September 12, 2010
Trenton Correspondent John Reitmeyer’s description of former Gov. Christie Whitman’s pension bond issuance deserves clarification (“Legacy of bad deals strains N.J. state finances,” Aug. 22).
When Whitman left office, the state budget was in surplus, the pension funds were in surplus, and the unfunded liability in the pension fund that she inherited had been eliminated. It was the surplus that permitted the state to temporarily skip its annual contribution to the pension fund, with strict instructions that it would need to be reinstated as soon as the funds were not in surplus.
Whitman did not issue bonds for mere revenue-raising purposes; rather, she refinanced the pension fund’s debt to eliminate the unfunded liability of $4.25 billion and save taxpayers billions of dollars in interest payments (refinancing from 8.75 percent to 7.64 percent, and cutting the term of the loan from 60 years to 29).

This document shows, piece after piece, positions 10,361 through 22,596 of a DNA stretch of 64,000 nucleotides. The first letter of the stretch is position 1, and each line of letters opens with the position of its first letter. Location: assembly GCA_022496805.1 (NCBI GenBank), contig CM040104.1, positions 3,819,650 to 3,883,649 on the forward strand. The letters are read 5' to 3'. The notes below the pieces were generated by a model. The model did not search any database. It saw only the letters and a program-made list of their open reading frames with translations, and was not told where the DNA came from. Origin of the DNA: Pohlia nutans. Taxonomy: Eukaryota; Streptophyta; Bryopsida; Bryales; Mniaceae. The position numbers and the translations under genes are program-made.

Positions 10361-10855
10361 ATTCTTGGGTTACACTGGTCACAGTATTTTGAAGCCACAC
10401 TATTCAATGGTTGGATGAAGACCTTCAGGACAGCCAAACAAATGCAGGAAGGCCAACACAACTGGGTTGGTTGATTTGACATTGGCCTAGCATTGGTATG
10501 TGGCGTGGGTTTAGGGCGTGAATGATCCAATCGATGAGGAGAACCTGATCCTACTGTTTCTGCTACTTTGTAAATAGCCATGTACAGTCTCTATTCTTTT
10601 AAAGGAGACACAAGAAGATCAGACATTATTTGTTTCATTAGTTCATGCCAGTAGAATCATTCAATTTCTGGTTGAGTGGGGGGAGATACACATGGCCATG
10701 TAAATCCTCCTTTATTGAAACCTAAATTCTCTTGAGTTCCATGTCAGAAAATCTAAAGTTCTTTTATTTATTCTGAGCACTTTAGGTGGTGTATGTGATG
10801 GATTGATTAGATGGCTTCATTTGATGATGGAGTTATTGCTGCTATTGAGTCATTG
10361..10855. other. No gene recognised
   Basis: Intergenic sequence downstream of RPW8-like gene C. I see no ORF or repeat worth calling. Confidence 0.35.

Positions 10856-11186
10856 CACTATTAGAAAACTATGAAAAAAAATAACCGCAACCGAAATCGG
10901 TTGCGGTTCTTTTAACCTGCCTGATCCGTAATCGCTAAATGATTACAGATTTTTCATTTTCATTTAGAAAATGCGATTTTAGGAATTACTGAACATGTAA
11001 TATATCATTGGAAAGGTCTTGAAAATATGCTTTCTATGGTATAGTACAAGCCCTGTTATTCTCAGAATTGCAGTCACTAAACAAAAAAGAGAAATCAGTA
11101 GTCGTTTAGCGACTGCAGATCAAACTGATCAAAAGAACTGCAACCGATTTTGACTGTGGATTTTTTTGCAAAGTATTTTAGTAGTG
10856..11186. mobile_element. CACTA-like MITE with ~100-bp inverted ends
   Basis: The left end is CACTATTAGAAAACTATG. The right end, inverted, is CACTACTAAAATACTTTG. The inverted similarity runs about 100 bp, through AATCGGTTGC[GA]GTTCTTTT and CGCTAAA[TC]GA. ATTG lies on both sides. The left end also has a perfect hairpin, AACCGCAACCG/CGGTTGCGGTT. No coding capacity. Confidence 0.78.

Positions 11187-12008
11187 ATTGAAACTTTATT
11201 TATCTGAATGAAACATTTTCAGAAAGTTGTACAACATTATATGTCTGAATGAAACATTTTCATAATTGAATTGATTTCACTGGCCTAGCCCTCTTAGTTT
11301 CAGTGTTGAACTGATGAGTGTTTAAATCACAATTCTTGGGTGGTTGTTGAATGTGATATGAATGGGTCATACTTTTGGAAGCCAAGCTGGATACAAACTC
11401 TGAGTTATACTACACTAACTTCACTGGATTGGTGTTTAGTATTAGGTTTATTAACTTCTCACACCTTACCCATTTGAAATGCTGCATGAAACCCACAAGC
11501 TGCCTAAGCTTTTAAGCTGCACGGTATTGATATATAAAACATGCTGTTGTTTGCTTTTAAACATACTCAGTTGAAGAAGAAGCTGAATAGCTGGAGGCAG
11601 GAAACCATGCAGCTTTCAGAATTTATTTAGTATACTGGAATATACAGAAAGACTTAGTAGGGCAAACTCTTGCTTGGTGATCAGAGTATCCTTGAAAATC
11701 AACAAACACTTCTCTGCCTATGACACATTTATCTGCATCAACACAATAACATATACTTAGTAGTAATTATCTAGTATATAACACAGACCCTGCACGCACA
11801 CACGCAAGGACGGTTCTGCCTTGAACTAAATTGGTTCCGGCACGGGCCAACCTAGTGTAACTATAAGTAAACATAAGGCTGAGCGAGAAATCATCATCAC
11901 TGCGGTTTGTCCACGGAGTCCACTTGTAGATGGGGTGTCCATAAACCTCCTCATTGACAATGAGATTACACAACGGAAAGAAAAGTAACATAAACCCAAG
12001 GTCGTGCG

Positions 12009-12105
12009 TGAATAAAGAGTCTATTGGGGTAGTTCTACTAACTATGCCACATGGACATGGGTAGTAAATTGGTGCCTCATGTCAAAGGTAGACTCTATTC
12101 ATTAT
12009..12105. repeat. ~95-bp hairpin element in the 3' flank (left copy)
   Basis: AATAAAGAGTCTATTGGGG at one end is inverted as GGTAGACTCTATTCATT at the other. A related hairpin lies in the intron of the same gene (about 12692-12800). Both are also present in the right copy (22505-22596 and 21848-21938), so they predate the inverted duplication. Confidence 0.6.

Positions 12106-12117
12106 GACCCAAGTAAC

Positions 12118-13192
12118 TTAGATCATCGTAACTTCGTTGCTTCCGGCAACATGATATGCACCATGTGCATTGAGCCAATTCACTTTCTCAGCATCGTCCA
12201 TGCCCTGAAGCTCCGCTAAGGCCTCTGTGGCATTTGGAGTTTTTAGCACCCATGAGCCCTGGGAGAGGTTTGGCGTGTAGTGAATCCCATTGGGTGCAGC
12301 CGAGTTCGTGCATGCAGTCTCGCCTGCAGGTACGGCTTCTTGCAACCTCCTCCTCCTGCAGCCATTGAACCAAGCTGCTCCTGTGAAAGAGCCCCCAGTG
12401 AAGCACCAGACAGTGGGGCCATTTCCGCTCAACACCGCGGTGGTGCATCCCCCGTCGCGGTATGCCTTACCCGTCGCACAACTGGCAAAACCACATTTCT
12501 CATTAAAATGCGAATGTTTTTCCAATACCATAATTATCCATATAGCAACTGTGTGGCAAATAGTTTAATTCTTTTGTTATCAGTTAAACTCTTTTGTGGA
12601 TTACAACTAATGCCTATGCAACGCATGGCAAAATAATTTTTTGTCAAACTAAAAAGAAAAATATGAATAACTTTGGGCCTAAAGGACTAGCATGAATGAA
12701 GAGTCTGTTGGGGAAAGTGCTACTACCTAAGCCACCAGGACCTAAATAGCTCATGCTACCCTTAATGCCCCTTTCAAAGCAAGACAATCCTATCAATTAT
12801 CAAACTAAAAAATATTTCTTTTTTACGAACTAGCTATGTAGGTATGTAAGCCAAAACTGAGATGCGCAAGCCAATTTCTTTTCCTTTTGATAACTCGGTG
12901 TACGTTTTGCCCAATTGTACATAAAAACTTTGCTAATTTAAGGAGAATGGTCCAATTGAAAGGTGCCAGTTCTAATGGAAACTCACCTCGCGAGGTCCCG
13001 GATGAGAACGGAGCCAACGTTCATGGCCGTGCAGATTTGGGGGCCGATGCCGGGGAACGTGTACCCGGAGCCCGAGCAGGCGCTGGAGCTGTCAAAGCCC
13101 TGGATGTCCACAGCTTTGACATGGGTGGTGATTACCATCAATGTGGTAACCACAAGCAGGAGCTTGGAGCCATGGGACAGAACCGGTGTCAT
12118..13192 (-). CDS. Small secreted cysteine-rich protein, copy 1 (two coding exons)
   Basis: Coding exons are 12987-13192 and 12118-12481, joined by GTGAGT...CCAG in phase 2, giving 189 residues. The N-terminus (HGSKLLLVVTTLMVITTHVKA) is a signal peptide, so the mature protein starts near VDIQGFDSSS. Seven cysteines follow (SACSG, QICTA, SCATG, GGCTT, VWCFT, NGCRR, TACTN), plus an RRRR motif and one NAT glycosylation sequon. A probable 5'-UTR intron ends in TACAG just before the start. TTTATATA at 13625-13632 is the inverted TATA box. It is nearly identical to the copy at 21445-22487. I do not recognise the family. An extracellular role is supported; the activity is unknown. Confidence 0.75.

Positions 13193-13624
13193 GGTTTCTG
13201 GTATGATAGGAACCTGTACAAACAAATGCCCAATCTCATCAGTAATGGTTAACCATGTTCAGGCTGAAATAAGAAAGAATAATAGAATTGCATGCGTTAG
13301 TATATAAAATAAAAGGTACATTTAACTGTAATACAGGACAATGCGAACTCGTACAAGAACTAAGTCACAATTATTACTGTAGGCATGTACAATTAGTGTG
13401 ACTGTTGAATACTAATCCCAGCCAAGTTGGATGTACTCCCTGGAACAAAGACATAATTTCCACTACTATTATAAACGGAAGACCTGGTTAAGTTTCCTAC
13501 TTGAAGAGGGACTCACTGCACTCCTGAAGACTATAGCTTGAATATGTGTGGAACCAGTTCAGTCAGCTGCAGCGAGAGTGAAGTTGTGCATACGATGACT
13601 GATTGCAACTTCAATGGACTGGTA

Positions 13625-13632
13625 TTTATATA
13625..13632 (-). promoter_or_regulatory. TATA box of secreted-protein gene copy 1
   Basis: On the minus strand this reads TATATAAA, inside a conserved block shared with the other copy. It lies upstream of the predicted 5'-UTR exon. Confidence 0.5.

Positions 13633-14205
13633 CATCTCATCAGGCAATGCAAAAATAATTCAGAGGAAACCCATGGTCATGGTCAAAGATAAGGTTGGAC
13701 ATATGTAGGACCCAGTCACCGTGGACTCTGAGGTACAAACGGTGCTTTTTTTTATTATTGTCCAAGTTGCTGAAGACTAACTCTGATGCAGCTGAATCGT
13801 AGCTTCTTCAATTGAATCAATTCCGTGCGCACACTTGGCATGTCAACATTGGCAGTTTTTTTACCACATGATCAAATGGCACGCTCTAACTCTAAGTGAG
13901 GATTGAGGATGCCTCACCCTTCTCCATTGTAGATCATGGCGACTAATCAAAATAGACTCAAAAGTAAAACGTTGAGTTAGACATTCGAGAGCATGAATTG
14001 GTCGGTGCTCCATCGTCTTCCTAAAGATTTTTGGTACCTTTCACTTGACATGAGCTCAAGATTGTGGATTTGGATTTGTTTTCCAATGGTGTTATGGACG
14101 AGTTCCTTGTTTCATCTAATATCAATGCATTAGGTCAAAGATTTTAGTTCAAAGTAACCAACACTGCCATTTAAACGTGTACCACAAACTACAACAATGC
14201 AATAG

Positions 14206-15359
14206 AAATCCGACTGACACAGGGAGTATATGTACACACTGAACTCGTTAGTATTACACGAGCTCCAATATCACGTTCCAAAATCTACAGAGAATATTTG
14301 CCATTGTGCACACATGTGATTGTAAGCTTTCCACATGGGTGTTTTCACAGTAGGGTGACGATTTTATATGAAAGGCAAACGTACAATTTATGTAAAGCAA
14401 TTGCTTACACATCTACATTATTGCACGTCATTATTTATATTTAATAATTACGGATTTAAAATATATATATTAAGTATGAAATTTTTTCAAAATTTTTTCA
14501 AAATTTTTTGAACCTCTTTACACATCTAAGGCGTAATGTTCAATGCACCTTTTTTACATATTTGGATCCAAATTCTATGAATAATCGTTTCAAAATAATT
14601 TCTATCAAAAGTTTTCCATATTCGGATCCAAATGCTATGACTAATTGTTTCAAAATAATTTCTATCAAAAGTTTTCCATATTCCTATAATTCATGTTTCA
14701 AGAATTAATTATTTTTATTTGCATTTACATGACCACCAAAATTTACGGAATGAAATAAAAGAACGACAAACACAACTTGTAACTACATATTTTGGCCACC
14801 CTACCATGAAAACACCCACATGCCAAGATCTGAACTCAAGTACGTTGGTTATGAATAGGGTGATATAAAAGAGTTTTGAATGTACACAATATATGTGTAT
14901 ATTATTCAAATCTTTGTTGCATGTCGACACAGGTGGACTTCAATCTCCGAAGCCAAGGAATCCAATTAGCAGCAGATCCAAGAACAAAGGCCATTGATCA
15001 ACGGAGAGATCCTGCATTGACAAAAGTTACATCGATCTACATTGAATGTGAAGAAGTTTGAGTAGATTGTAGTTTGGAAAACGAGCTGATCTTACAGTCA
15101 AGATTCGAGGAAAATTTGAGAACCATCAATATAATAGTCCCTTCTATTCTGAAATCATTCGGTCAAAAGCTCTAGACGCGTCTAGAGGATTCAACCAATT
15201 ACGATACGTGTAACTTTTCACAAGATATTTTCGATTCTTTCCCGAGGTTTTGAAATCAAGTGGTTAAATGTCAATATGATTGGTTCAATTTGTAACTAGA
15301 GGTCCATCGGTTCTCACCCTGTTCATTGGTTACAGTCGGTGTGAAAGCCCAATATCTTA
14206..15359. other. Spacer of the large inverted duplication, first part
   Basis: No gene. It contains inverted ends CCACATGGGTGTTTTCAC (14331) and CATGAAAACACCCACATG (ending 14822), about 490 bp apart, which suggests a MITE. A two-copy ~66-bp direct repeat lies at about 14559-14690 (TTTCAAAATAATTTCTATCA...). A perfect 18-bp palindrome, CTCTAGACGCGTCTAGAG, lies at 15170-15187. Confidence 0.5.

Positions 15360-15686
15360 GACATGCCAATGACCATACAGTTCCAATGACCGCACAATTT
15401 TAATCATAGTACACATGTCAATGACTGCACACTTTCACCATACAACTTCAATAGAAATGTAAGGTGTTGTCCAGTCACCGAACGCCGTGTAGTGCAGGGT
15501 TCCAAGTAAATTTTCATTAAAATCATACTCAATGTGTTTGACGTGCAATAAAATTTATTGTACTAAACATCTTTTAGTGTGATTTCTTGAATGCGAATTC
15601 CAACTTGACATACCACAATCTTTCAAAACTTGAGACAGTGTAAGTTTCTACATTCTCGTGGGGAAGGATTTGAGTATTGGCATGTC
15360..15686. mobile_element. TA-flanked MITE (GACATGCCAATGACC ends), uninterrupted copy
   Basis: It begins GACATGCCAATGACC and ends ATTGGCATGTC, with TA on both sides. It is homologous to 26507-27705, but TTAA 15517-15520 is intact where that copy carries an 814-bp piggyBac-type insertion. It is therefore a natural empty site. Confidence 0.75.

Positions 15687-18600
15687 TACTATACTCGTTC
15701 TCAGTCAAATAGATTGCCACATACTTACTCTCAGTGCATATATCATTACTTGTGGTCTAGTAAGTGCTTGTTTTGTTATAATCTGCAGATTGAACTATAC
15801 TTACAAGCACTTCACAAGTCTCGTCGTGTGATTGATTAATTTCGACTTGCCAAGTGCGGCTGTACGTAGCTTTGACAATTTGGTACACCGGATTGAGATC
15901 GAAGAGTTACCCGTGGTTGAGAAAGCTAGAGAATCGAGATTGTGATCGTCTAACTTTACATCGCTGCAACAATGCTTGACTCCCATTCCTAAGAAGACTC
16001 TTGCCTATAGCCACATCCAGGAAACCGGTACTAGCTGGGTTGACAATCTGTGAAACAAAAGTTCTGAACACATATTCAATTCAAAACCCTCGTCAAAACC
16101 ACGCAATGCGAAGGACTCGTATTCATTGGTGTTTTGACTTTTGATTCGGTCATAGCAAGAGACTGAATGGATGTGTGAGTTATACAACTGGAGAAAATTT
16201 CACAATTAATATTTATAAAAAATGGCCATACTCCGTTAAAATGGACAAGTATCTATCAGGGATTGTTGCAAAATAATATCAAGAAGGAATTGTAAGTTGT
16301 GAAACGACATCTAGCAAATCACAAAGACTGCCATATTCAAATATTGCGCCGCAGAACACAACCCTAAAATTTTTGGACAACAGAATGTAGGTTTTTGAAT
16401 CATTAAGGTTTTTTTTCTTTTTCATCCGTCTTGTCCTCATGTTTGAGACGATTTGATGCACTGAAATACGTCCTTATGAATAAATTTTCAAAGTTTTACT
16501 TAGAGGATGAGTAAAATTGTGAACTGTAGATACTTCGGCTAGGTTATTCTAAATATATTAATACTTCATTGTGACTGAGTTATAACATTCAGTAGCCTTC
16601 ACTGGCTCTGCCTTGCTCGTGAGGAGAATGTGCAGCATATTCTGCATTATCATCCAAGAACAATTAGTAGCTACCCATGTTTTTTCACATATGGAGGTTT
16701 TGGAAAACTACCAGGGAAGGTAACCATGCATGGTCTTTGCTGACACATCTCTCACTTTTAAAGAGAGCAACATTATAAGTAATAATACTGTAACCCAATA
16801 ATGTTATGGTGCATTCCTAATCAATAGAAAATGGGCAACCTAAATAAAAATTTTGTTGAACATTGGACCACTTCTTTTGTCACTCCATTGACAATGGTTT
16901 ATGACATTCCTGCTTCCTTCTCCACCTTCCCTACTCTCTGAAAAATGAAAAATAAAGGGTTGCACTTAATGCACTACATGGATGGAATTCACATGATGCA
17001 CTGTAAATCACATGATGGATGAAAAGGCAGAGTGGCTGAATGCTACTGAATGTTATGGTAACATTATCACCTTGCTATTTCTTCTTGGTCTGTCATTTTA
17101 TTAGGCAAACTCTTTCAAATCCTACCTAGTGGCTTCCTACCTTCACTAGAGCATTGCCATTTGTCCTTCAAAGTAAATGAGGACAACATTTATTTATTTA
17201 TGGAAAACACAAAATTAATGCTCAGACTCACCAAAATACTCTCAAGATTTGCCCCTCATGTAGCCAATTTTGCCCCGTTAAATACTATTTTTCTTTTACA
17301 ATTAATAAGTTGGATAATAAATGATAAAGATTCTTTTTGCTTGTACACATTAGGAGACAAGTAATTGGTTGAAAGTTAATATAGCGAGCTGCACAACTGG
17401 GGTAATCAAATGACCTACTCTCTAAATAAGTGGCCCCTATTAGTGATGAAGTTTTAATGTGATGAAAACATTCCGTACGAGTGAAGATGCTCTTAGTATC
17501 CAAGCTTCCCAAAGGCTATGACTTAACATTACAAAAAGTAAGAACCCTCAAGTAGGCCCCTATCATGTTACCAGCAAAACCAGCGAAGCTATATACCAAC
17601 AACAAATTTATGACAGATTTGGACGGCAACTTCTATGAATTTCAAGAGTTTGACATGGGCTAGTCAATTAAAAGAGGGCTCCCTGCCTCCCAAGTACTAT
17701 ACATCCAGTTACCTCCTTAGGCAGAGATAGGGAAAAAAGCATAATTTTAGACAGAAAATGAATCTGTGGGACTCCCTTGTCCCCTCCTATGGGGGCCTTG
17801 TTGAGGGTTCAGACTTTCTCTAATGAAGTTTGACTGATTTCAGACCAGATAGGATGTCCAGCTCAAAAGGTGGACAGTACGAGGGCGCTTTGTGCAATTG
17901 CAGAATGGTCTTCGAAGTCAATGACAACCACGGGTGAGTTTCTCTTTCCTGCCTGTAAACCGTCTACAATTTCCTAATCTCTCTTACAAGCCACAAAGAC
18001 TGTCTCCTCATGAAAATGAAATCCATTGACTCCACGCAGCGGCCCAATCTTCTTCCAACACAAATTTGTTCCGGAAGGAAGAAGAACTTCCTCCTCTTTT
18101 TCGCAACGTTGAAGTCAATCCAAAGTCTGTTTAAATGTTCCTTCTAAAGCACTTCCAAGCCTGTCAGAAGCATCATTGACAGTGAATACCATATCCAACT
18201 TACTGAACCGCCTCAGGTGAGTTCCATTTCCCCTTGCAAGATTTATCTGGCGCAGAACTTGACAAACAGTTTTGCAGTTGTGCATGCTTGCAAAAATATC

The current underfunding issues were created by decisions made after Whitman left office, including:
* New unfunded liabilities, created as a result of lowering the retirement age to 55 from 60 for state employees with no increase in the contributions to cover the increased cost.
* The dramatic increase in the number of government employees over the past several years, significantly adding to the fund’s liability. A recent article indicated that public sector employment in New Jersey at all levels has increased by at least 55,000 since Whitman left office.
* Reductions or failures by municipalities and the state to make pension fund payments that would return to previous levels as the surplus of assets into the funds was paid down.
Make no mistake: When Whitman left office, the pension systems were overfunded and the unfunded liabilities had been eliminated. You don’t have to take my word for it — New Jersey’s bond ratings were raised three times after the bonds were issued. It’s time to set the record straight.
The writer served as New Jersey treasurer between 1997 and 1999.